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Retraining Movement and Phases of Learning

Natural movement happens in natural environments when we're engaged in functional tasks or play. Unfortunately, most of us are living in quite unnatural environments where we are sedentary for long periods. Therefore, our efforts to be healthy and exercise sometimes result in injury. Injuries happen when our tissues are not adapted to the loads that we're placing on them.

Traditionally we think that if we get stronger by doing muscle-building exercises, we will perform better and be more resistant to injury. With the emphasis placed on increasing the force-generating capacity of muscle, we do not guarantee that these muscles can work with other muscles to support natural movement. Instead, one muscle may dominate in a movement, which distorts the activity and places abnormal forces on the body, potentially causing injury.

The Solution.

Rather than a random approach to stretching and strengthening, we need a more integrated method of training that will activate our muscles and engage our bodies in a balanced way. The retraining of natural, balanced movement is our goal at Adara.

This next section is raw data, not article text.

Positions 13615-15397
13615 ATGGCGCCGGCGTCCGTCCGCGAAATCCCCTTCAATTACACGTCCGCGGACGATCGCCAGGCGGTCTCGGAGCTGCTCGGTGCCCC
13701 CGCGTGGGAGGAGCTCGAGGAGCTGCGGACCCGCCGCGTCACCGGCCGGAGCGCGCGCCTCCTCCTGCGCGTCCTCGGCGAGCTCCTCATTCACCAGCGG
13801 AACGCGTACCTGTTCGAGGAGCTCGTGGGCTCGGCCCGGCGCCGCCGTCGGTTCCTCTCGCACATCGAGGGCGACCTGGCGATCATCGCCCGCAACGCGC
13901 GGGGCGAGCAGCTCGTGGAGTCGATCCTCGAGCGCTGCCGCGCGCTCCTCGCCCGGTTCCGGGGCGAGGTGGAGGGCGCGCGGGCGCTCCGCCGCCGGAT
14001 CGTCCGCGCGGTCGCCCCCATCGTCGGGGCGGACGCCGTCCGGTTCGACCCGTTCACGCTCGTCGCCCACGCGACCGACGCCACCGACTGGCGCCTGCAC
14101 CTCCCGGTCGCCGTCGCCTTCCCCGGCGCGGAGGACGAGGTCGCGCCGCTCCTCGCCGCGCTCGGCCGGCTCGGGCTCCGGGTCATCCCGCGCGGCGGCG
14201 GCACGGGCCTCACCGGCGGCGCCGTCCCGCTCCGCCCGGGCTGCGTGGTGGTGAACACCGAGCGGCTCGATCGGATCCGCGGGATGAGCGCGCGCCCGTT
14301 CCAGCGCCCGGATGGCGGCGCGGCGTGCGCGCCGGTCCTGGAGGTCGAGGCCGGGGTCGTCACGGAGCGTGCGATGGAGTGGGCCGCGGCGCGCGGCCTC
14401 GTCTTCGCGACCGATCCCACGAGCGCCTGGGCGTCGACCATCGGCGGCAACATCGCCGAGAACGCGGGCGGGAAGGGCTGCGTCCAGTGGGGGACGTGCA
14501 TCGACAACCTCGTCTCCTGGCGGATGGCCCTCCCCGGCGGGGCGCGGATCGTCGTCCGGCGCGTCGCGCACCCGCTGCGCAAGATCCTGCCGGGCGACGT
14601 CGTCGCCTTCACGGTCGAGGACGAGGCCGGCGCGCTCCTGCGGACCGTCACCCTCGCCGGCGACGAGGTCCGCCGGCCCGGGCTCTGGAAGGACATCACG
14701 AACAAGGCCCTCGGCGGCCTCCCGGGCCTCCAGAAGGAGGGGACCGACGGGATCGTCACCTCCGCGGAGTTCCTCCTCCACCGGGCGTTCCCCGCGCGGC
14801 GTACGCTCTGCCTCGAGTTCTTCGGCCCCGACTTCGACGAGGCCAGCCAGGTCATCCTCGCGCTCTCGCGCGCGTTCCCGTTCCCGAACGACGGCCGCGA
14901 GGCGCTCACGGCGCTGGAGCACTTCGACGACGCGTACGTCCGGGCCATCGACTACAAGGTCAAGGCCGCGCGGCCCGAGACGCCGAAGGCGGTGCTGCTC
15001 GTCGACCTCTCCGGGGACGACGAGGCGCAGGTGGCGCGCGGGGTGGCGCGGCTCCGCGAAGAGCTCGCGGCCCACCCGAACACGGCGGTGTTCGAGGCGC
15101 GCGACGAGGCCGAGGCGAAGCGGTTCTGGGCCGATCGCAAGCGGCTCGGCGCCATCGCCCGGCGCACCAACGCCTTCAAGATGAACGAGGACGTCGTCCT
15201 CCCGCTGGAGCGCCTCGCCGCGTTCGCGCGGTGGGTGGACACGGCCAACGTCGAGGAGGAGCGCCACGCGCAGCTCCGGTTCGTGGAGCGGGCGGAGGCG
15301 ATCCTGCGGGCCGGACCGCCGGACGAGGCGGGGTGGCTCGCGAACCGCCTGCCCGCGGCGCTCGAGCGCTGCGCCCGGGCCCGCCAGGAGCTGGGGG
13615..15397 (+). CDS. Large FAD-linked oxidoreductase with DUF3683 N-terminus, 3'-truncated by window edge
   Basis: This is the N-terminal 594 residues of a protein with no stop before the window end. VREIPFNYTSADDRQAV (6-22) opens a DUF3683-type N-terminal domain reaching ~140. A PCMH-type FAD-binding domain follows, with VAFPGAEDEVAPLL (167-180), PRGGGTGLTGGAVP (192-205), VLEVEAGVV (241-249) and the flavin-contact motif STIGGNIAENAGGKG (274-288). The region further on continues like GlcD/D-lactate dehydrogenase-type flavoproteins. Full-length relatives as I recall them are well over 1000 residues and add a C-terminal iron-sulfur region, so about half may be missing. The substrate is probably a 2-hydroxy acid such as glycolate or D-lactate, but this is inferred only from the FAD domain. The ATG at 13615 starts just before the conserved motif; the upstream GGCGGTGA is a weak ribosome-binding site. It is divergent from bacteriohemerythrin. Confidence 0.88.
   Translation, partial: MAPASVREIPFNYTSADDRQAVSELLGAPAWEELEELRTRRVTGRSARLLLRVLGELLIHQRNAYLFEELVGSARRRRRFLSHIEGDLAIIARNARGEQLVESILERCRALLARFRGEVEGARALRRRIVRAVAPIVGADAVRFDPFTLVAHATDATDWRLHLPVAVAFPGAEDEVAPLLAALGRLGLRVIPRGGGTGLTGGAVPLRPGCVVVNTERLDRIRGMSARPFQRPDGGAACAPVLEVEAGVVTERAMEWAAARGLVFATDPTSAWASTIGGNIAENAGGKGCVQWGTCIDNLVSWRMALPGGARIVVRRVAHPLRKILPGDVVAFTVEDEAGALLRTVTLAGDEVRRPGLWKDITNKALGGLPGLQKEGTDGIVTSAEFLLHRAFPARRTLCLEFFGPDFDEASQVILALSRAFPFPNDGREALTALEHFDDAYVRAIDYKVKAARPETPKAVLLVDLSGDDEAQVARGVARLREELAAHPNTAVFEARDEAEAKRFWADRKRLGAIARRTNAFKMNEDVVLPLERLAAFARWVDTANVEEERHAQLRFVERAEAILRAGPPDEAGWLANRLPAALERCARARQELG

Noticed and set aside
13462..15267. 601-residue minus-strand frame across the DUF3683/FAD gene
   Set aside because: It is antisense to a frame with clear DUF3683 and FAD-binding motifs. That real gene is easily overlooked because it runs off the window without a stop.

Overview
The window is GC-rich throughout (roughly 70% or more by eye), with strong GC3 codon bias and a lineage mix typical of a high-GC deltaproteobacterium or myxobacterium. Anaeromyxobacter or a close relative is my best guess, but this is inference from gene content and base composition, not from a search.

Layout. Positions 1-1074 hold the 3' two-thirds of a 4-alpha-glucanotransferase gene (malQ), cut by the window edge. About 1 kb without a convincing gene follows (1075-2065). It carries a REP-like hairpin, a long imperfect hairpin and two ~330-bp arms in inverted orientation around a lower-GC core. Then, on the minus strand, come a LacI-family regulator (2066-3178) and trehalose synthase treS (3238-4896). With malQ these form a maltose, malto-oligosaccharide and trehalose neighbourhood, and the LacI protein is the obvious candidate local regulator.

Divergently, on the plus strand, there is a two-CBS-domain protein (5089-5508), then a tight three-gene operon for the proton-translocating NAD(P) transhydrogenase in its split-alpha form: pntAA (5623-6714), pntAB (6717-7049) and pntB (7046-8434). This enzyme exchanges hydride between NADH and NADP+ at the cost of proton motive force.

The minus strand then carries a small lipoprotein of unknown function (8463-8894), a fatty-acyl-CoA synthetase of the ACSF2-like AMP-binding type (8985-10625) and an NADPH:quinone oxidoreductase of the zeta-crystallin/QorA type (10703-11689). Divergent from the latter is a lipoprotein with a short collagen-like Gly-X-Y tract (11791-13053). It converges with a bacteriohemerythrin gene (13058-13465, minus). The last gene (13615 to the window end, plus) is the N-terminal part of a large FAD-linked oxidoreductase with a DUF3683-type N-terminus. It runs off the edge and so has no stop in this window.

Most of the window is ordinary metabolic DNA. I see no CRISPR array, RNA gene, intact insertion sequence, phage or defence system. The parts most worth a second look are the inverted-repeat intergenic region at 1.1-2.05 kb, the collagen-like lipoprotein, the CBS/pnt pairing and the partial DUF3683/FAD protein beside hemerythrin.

There are four phases of retraining a movement or skill:

Phase One: Unconscious incompetence is when we become aware that a part of our body is not moving or functioning well. Often this is brought to our attention because we are in pain. As a result, we seek treatment to alleviate that pain. Ideally, the person you seek treatment from will evaluate the root cause, point out the issue, and provide treatment based on restoring movement.

Phase Two: Conscious incompetence is when you become aware of the altered alignment or poor movement pattern, which means the teacher's lessons are beginning to be fruitful. At this point, you will still find it difficult to make corrections on your own. The teacher may have to use tactile cues to help guide your movement, but progress is starting. Hopefully, under the guidance of a good teacher, the next phase quickly follows.

Phase Three: Conscious competence requires close attention to your movement to perform optimally. A teacher may be providing verbal cues to help you do so.

Phase Four: Unconscious competence means the movement is rewired and no longer requires our close attention. Essentially, it becomes your new normal. When we have reached phase four, we can participate in our choice activity without putting undue stress on the body.

Retraining takes dedication. These four phases illustrate that unconscious competence is born out of an ongoing commitment to maintain natural movement.

“First purposely acquire complete control of your own body...progressively acquire the natural rhythm and coordination associated with all your subconscious activities”

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